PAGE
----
ALC submission wants more rail, less red tape


Governments must focus on rail standards, network planning and regulations to remove supply chain bottlenecks, ALC argues

By Brad Gardner

Governments must focus on lifting rail standards, fast-tracking network planning and overhauling regulations if they are intent on removing supply chain bottlenecks, the Australian Logistics Council (ALC) argues.

In its submission to Infrastructure Australia, the ALC has submitted 23 cases of blockages which it says must be addressed.

The ALC’s submission breaks down the blockages into four areas: rail, intermodal, freight transport planning and streamlined regulations.

The 23 areas were identified by the ALC’s Infrastructure Steering Group, which saw a whole of supply chain approach and a reduction in red tape as keys to removing productivity impediments.

"These action areas were identified because they are considered to be the most critical issues needing attention and they offer the greatest potential to add value to the supply chain," the submission says.

It wants the states to put in place processes to accelerate infrastructure projects of economic significance, as well as greater efforts from governments to implement a national B-triple network plan and increase B-double access from production facilities to major freight routes.

In its submission, the ALC also advocates road pricing reform to encourage the adoption of high productivity vehicles as well as for governments to pay greater attention on planning infrastructure projects such as road corridors and port access links.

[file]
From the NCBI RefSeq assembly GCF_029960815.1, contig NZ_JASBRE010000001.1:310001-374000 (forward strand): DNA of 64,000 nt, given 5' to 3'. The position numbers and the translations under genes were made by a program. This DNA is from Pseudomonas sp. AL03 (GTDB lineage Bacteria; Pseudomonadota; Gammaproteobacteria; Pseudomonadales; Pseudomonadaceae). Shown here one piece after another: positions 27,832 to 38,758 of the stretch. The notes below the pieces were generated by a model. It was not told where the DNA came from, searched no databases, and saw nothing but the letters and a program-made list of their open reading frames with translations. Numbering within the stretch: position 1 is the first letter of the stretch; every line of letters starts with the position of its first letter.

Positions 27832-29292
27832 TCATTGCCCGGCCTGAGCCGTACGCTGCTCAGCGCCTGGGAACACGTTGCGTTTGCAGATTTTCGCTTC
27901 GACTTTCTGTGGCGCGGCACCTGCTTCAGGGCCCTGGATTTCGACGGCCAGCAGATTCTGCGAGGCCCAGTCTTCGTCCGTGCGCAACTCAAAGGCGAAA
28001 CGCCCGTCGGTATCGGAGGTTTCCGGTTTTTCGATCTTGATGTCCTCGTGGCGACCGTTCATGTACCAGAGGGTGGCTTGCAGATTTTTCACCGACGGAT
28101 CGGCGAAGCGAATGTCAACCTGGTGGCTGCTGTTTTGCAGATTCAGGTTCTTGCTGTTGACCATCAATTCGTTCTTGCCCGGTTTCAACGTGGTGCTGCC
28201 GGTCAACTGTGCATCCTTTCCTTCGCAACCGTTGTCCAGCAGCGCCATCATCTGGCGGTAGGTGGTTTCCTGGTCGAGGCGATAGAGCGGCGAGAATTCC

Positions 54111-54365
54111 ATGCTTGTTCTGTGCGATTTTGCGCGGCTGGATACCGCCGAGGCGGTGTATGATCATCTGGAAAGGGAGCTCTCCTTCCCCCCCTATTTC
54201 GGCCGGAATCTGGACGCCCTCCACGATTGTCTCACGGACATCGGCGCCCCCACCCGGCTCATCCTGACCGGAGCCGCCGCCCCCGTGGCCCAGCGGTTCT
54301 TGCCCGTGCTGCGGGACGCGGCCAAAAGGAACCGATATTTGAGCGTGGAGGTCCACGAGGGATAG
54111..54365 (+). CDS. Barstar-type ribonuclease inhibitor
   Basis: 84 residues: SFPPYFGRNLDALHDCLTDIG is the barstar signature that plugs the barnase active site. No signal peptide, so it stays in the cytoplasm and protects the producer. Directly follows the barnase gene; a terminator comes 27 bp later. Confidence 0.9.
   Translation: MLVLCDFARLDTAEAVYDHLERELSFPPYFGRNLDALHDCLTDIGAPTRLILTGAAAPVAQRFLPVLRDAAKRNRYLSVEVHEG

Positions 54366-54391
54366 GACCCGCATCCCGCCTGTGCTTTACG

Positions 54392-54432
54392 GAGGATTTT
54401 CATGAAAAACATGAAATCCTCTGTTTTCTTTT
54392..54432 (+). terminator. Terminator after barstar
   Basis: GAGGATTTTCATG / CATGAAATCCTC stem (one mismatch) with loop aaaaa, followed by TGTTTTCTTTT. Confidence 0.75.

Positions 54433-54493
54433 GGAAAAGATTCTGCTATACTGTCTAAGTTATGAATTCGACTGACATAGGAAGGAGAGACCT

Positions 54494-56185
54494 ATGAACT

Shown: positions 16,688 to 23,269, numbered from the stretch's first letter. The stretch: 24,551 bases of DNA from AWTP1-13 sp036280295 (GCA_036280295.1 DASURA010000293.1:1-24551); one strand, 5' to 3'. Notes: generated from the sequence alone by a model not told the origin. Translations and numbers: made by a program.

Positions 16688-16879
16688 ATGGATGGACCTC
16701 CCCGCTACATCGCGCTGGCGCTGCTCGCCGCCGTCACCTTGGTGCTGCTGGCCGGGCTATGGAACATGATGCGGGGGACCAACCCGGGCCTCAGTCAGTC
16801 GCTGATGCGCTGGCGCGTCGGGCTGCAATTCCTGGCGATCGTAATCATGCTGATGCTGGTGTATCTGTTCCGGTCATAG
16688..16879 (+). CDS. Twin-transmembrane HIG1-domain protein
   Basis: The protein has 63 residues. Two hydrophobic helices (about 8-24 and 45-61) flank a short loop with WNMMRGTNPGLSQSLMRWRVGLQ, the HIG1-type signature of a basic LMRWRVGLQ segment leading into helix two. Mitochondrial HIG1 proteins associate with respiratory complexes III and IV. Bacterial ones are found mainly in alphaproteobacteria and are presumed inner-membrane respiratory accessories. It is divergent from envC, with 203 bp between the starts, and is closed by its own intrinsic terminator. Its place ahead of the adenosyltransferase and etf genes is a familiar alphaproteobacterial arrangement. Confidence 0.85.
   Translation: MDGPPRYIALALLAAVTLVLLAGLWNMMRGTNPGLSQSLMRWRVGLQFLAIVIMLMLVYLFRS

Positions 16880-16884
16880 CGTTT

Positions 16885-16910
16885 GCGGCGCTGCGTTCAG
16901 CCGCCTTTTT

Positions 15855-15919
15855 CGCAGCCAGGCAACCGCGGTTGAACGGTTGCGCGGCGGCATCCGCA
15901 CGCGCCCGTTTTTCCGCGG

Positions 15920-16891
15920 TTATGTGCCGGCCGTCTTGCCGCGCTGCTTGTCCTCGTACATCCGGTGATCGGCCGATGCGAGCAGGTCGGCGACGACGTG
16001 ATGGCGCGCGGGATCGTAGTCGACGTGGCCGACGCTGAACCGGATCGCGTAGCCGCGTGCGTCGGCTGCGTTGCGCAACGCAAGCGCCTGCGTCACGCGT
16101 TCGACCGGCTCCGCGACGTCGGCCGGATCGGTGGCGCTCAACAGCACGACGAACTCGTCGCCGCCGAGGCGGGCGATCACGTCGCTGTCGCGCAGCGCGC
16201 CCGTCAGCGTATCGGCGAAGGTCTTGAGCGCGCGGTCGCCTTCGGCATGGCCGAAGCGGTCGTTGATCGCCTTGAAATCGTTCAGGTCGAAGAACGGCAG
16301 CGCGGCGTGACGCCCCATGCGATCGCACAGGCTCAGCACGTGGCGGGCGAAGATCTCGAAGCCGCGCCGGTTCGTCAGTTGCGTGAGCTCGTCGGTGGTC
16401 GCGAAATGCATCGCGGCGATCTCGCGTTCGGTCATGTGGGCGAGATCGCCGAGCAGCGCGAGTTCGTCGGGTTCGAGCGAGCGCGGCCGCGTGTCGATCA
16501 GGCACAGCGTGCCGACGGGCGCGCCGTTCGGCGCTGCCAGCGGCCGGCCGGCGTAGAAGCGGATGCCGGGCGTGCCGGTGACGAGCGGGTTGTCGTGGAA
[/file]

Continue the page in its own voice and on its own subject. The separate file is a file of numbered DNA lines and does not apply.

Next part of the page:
In light of the chaotic lead-up to fatigue management laws, the ALC is advocating streamlined regulations concerning fatigue laws as well as over-dimension vehicles and rail standards.

The ALC wants greater efforts to improve the Melbourne to Brisbane corridor and an expansion of the East-West rail network to accommodate the growth in the freight task.

Its submission calls for heavy vehicle operators to be given concessions if they use intermodal hubs. According to the ALC, this will encourage greater use of rail where applicable.

Short haul rail infrastructure should also be bankrolled, the submission argues, with freight-only tracks linked to intermodal hubs.

"These 23 supply chain blockages should be central to the decision making processes of governments and their agencies, including Infrastructure Australia," the ALC’s submission says.

Some of the issues identified are already being examined by the Federal Government through Infrastructure Australia, such as overhauling private-public partnership standards.

Infrastructure Australia is currently auditing the state of the nation’s infrastructure, with the findings to be compiled into a priority list to be handed to the Government by the end of the year.



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